I think it was a perfect storm of experiences — I studied art and psychology in college, then went to makeup school in Canada. I got into makeup because I was interested in the psychology of beauty and how I might be able to help women look good, which in turn helps them feel good. I saw this as really powerful work. At the same time, I was eating really healthy and walking my compost to the farmer’s market in Union Square, learning about organic farming, and I was interested in health — but I had no idea that I was potentially compromising my health and my beliefs in my job, and as a woman. I was also hearing things on the news like “there’s lead in lipstick” and “there’s mercury in mascara” … I started researching it and was dumbfounded when I realized there were toxic ingredients in my beauty products, and in the tools that I used as a makeup artist. Looking back I wonder: why did I think I could trust the beauty industry, as I don’t blindly trust any other industry?

What also happened at that time was that I had kind of given up on my own skin. I had the most sensitive, dry, irritated skin, and it would burn. The wind would blow, and I’d get a rash. I thought that there had to be something going on, because I couldn’t find any products that worked, and the dermatologists and allergists I saw were no help, either. So, I pared down my face-washing and moisturizing process to really basic ingredients, like coconut oil and olive oil. I left my skin alone and let it get back into balance. That was when I realized that my skin wasn’t sensitive — it was communicating, and it was saying, “Hey Jessa, there’s something here that isn’t right.” At the time I was reading Not Just a Pretty Face, a wonderful book that I strongly recommend, and it just dawned on me that there was a much bigger picture. What I learned was that a lot of the products I had been using weren’t as “beautiful” as I had thought, and that they wouldn’t inspire me to help women feel good.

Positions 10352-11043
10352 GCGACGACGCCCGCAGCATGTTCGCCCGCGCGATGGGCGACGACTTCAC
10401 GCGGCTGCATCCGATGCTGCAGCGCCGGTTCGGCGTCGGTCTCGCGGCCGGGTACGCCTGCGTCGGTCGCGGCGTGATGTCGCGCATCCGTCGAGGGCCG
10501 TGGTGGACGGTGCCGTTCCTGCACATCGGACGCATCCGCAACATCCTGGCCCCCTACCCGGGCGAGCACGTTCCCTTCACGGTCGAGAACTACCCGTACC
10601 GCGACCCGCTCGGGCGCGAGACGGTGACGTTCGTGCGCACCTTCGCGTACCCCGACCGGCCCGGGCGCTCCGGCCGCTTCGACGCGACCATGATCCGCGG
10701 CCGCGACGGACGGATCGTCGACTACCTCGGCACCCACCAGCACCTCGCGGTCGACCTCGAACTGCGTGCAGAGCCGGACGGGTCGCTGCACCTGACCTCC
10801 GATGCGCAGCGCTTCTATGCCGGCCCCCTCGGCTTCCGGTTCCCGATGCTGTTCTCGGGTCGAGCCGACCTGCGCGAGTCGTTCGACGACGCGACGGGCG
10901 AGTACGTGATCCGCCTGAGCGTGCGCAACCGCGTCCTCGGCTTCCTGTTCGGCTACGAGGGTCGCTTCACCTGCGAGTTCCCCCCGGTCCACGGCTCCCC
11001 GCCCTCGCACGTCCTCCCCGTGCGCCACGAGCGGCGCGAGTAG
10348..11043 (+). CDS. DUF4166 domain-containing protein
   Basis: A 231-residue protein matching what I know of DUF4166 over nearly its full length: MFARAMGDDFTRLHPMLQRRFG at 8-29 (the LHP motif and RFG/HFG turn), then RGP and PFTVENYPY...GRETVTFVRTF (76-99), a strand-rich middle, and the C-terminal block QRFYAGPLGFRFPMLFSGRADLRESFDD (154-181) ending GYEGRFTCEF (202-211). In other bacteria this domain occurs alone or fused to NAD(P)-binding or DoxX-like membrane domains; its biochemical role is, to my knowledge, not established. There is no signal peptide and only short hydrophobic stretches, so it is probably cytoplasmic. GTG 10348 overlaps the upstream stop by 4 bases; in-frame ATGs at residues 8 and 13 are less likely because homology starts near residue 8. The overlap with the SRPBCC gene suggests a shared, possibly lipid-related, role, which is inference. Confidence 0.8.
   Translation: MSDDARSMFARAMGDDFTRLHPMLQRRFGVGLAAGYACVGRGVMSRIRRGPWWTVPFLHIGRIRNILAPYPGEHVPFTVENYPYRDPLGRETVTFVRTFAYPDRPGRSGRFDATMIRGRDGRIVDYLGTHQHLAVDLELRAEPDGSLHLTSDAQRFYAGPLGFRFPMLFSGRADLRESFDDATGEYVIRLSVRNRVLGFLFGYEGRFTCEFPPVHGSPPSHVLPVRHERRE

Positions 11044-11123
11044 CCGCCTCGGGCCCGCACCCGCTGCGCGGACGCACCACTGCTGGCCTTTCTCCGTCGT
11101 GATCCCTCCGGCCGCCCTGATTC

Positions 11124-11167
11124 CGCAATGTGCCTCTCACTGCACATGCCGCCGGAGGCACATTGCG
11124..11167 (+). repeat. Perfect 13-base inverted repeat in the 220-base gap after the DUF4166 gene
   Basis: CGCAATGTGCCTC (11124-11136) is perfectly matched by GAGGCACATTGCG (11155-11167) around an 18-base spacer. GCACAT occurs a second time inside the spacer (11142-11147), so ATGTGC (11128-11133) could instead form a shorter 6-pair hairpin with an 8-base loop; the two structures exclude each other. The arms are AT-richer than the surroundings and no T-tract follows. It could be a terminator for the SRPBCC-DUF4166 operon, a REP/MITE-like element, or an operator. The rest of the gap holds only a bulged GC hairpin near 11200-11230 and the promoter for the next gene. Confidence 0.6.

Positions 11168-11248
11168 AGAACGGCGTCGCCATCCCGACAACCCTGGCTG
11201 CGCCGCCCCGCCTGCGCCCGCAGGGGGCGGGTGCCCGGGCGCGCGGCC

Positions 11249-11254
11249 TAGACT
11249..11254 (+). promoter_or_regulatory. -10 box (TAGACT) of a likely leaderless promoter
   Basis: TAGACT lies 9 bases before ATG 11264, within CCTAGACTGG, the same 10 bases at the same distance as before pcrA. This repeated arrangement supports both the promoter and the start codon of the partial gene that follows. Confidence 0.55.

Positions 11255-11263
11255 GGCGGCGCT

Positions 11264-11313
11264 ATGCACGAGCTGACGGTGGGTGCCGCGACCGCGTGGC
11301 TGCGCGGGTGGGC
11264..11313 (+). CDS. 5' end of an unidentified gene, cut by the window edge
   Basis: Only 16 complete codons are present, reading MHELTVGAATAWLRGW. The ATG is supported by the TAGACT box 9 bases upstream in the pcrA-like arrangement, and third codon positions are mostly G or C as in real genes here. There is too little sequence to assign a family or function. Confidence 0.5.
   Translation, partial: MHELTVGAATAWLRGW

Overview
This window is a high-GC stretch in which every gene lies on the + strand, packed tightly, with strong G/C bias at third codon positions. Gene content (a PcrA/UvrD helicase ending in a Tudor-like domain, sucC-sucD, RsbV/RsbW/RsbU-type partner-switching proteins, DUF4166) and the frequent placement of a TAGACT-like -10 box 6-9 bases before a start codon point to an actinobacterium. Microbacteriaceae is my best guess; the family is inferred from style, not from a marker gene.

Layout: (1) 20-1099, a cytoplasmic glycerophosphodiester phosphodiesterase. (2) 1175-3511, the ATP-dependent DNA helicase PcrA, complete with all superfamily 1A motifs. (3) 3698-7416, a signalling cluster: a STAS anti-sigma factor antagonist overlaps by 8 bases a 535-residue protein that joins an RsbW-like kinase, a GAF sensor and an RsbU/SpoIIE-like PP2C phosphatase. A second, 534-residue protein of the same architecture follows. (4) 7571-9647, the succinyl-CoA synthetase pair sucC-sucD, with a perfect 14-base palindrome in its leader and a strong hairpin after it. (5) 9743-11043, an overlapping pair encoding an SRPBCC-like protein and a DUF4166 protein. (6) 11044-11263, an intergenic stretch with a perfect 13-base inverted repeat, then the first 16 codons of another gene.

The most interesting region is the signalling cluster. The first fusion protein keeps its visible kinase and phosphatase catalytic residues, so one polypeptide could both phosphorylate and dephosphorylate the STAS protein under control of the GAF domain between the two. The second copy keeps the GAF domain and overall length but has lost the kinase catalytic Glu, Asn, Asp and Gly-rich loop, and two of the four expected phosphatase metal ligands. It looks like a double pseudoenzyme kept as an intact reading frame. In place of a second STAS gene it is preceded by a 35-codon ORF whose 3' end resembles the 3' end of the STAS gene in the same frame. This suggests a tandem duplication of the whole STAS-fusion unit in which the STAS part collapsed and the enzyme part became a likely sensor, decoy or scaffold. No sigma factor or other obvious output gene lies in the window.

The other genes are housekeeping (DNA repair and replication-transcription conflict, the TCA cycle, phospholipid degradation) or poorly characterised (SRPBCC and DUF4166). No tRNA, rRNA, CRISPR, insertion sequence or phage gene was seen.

A selection from Blades Natural Beauty online shop.

What’s your typical workday like?

I work as a makeup artist for celebrity/fashion clients, and I teach classes about how to apply makeup and how women can detox their beauty drawers and makeup bags. I really try to listen to women, helping them find really good products that they’re comfortable using and excited about because they’re healing their skin. I also make a line of products — handmade skin care and healing herbal teas — and sell them, too, as well as curated beauty products made by companies that I can say that I trust. I don’t think you need the choice of 20 different mascaras. Sephora seems to think that selling all these mascaras is liberating, but I find it overwhelming. On my site, you don’t need to do the research, because I’ve already done the work, and I hope that readers feel comfortable trusting me. After you learn this information about the once-trusted products you’ve been using, you may not know where to go and you may be even a bit scared. And that’s okay — but that’s why I do what I do. I want to buffer that transition.